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What the SCOTUS Rulings on Gay Marriage Could Mean for NY

The ruling could have implications for thousands of married same-sex couples

Tuesday, March 26, 2013

Hundreds gather outside of the Stonewall Inn to celebrate the passage of a same-sex marriage bill. (Stephen Nessen/WNYC)

The Supreme Court's ruling on DOMA and California's Prop 8 could have implications for thousands of already-married same-sex couples in New York.

The court's rulings could be narrow or expansive. They could either broaden the marriage franchise or uphold denying same-sex couples the right to marry. Here are some of the scenarios couples could face.

If the court upholds the bans on same-sex marriage:

Is there a chance couples married in places like New York will be invalidated?

Not likely.

Suzanne Goldberg, a professor at Columbia Law School, said the DOMA case is only about how the federal government recognizes same-sex couples. “The DOMA case will have no effect on same-sex couples who are married where they live,” she said.

The same goes for the Prop 8 case: “The questions before the court … is really whether the passage of Proposition 8 and Proposition 8’s taking away of the right to marry would violate the [Constitution’s] equal protection clause,” said Vickie Henry, the senior staff attorney for the Massachusetts-based Gay & Lesbian Advocates & Defenders. “It should not include the flip side of that, which is whether a state granting a right is permissible.”

How will married couples in states that recognize same-sex marriage, but don't legally allow the practice be affected?

“Unless they have some sort of law or policy change, what the Supreme Court does should not affect those states,” Henry said. She noted that a number of states have said that they will continue to honor out-of-state marriages regardless of what the court decides.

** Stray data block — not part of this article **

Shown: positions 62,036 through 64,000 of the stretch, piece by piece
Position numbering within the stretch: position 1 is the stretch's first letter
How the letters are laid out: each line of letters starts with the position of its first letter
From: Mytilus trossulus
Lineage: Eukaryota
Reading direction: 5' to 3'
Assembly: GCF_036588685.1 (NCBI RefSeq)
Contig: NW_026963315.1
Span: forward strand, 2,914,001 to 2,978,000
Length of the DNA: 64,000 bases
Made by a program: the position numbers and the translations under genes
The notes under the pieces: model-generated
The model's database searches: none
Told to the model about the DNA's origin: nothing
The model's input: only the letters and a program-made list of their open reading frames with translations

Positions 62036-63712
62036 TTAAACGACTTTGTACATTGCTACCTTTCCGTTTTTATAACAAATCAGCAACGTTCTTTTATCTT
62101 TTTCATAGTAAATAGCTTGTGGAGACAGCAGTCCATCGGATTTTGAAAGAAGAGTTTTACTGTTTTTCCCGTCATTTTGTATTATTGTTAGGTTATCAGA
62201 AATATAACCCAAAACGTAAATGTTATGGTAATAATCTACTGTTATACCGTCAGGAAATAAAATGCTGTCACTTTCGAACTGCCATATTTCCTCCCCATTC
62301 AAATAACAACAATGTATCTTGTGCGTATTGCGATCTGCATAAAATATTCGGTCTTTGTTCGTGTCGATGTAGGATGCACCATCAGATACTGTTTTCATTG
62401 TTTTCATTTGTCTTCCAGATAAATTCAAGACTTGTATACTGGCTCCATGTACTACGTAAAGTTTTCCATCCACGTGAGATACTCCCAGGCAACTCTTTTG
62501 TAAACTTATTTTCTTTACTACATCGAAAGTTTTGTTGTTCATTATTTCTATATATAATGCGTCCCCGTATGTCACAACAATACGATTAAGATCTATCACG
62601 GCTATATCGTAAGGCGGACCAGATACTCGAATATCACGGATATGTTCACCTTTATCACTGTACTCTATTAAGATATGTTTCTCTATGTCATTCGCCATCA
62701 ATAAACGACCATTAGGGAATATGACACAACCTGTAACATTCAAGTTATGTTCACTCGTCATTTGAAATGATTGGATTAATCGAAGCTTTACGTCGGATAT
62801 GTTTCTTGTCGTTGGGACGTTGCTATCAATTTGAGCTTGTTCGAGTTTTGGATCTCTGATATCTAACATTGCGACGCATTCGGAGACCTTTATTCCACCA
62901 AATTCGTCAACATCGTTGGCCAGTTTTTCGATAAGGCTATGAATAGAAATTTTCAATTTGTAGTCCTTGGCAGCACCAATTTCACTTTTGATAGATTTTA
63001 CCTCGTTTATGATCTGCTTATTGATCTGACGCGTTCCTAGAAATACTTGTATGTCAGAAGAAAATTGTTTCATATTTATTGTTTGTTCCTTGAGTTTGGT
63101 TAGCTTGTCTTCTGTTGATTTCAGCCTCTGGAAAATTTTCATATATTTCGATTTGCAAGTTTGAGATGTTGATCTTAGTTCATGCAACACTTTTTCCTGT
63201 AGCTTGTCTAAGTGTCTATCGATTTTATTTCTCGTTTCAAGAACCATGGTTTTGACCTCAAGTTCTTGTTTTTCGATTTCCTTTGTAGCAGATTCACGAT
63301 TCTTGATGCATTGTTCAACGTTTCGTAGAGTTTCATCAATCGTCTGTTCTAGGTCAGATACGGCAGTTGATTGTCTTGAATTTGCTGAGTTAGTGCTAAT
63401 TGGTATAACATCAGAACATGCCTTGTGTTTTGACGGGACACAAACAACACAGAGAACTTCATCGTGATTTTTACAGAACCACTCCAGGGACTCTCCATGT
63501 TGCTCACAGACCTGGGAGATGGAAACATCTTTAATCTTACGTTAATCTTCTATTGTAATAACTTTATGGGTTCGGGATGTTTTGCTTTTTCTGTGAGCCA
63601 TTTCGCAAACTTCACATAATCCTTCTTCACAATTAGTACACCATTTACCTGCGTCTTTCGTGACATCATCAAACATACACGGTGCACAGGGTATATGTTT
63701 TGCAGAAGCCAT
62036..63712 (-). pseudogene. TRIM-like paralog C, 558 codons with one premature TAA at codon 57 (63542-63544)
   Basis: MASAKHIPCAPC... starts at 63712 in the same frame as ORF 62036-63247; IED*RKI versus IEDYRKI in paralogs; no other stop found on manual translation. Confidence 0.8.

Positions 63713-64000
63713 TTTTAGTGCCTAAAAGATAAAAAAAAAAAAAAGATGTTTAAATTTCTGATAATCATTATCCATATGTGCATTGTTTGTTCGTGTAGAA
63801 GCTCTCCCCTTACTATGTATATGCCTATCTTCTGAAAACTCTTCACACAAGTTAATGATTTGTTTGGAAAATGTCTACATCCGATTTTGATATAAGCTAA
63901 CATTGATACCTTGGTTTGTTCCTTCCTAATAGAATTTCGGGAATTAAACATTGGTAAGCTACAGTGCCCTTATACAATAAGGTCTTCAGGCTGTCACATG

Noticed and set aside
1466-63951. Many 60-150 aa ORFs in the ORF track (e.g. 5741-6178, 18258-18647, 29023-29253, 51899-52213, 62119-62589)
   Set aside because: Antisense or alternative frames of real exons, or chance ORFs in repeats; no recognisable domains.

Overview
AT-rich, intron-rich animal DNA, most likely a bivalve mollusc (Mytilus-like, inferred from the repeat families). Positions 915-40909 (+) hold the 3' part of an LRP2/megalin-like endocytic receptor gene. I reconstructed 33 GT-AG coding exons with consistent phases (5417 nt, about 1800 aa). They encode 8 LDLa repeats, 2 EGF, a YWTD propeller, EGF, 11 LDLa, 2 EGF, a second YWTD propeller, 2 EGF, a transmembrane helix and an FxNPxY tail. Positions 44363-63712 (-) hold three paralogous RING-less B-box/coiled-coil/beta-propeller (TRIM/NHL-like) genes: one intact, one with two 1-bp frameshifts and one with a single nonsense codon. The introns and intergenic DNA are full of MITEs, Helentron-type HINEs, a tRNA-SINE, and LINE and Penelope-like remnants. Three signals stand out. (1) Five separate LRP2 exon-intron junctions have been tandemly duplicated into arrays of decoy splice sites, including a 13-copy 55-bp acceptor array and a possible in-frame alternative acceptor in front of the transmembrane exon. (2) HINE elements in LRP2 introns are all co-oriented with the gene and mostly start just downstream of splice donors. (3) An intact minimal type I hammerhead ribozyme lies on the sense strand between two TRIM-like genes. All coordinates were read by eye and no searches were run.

What recourse would couples have at the federal level if the restrictions remained in place?

As it stands, the federal government doesn’t recognize same-sex couples as legally married. The Prop 8 case would likely have little nation-wide implications if the lower court’s ruling were overturned. However, if DOMA—which only recognizes marriages between a man and a woman—remains in place, there’s only one avenue for couples seeking greater rights from the federal government.

“Then it’s the legislative process,” Goldberg said. Same-sex advocates would then have to continue to push for congressional legislation to overturn DOMA.

If the court rules the bans unconstitutional:

Will same-sex couples already married be recognized in any state?

“It’s possible that the Prop 8 decision will have an effect on other states, because all of this depends on what the court writes,” Goldberg said. The court could rule to uphold Prop 8, could rule to overturn it or decide that California didn’t have the standing to appeal it in the first place. If it were overturned, “everything but marriage” civil unions would be deemed unconstitutional.

Would already-married couples have to take additional action--even go so far as remarrying--to be recognized federally?

“People who are married are already married, and they would just have those marriages recognized,” said Henry. That would be the case if DOMA was struck down or the Prop 8 case was decided in favor of a universal right-to-marry.

What sort of retroactive rights could same-sex couples be entitled to?

This is something that will likely be a result of what the court decides, not part of its decision, if it comes up at all.

“I think it’s an interesting question about whether couples who are injured because their marriage wasn’t recognized should be able to get that recognition,” Goldberg said. “It’s not an argument that’s been made that I have seen.”

But of the two cases, the DOMA decision will likely be the one that generates subsequent cases.

“I think that there have been some very, very harsh applications of DOMA in certain situations and I could see some couples trying—really, even divorced couples—trying to go back and address those concerns,” said Henry, pointing to past tax losses because they weren’t federally recognized as married.